Nilanjana S Roy: Beautiful minds, flawed human minds

How important is friendship to creativity and scientific thought? In recent times, many biographies and memoirs have begun to map the relationships of writers, scientists, artists and thinkers not just by their most meaningful romances or marital unions, but by the quality and intensity of their friendships. 

“Marriage” takes up perhaps too much space as a concept. It is a pity that English lacks the words to describe other kinds of close and life-changing, intellectual relationships and partnerships, with their own complicated rhythms, life-cycles and endings. Michael Lewis’s The Undoing Project: The Friendship That Changed Our Minds is an account of a truly remarkable partnership, set down in his trademark lucid and perceptive style.

In the spring of 1972, the cognitive and mathematical psychologist Amos Tversky jotted down a short series of notes on a scrap of paper, summarising conversations he’d had with his collaborator, Daniel Kahneman.

People predict by making up stories
People predict very little and explain everything
People live under uncertainty whether they like it or not
People believe they can tell the future if they work hard enough
People accept any explanation as long as it fits the facts

Their paper on the psychology of prediction was one of their many landmark contributions to the study of human decision-making, and its fallibility. Their research demonstrated that from sports announcers and political pundits to historians, humans tended to impose false order on random events — which made it harder to see what might occur in the future.

In 2002, Mr Kahneman was one of the winners of the Nobel Prize in economics; Tversky was cited by the academy, but he had died in 1996, and the Nobel is not awarded posthumously. Over time, their work has profoundly changed the way that humans understand “the pitfalls and fallacies of their own reasoning”, the knotty question of why we do what we do. 

Mr Lewis discovered Mr Kahneman and Tversky’s work only after he’d published Moneyball and suggested he read Mr Kahneman and Tversky for more detailed explanations of flawed decision-making. 

There was a natural connection between Mr Lewis’s previous books – investigations of risk-takers, high-frequency traders, financial panics, in short, investigations of human error made by highly qualified experts – and the research of this pair. 

In the first chapter of The Undoing Project, Mr Lewis writes, of bias and errors in decision-making. “But this raised a bigger question: Why had so much conventional wisdom been bullshit? And not just in sports but across the whole society? Why had so many industries been ripe for disruption? Why was there so much to be undone?”

A fascinating, and unnerving, aspect of The Undoing Project and of Mr Kahneman and Tversky’s research is that it’s hard for us to see our own biases. Even if you recognise the flaws in your thinking, it’s still incredibly difficult to stop acting on those biases — as an aside, one of the reasons why fake news is so effective, because it succeeds in grabbing the mind’s attention and influencing perception, even when you know that the news is wrong.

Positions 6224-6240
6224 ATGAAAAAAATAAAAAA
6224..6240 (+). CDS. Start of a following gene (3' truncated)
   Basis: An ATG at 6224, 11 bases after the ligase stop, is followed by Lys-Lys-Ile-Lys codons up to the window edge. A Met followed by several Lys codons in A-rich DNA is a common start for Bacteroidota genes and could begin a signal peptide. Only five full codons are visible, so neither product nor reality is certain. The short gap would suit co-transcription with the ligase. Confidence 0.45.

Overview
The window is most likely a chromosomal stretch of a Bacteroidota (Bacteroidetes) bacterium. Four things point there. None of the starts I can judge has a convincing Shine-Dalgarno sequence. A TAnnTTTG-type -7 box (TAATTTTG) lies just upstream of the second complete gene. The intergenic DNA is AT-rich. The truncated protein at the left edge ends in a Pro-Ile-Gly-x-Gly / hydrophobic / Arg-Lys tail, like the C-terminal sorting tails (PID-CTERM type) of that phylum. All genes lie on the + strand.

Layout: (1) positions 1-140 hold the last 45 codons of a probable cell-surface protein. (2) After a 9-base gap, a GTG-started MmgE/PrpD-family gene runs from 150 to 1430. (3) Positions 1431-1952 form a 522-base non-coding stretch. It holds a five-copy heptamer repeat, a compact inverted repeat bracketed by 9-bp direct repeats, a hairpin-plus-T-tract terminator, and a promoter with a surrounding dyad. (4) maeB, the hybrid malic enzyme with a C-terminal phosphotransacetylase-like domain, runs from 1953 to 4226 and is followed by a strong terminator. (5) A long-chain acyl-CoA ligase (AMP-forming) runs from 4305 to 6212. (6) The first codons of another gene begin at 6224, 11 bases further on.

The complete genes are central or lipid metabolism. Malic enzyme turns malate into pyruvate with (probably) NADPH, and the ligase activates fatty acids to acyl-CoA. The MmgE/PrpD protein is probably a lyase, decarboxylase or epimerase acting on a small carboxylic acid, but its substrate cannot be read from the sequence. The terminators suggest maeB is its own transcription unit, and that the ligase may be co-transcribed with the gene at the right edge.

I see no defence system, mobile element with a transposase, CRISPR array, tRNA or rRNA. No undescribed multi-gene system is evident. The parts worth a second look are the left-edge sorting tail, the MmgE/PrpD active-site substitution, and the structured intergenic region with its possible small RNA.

Mr Kahneman and Tversky came from completely different backgrounds, with haunting, compelling pasts. Daniel Kahneman insisted often that his past had no effect on his view of the world, or the world’s view of him. He mistrusts memory, and his prevailing emotion, Mr Lewis and others note, is doubt. His family were caught in wartime Europe, fleeing as the Nazis hunted down Jews. One of his early memories – he shared his early experiences only reluctantly, after he’d won the Nobel – was from when he was nine, his parents in a big bed, he in a small one.

“And I would pray to God. And the prayer was: I know you are very busy and that this is a tough time and all that. I don’t want to ask for much but I want to ask for one more day.” Much later, Mr Lewis writes, Mr Kahneman’s work would tackle the role of memory in human judgment — the memory of how the Germans had behaved in one war, for instance, distorted the expectations the French had of them in another war.

Tversky, outgoing, strongly individualistic, an optimist in contrast to Mr Kahneman’s cautious pessimism, “the freest, happiest and most interesting person anyone knew” had grown up in Israel, a Sabra who served as a paratrooper. The two met at the University of Michigan, and Mr Lewis tracks their unusual collaboration with immense depth and delicacy.

Mr Kahneman had a hundred ideas a minute; Tversky brought an incredible energy and mathematical exactness to their discussions. When Mr Kahneman began exploring bias: “It was as if he had been assigned to take apart a fiendishly complicated alarm clock to see why it wasn’t working, only to discover that an important part of the clock was inside his own mind.”

When the partnership finally dissolved, the reasons were complex, and the parting traumatic for both. “I sort of divorced him,” Mr Kahneman said. But three days after Danny left, walking out on their last collaboration, Amos called him with bad news: He had cancer, just six months to live.

One of the things Amos Tversky had said will likely stay with you: “It is sometimes easier to make this world a better place than to prove you have made the world a better place.” Over time, their work has changed so much of human behaviour, from sports and policy to law. It is a tribute to Mr Lewis that he makes readers see their brilliance, and also Mr Kahneman’s continuing work — there is so much left to do, and undo.

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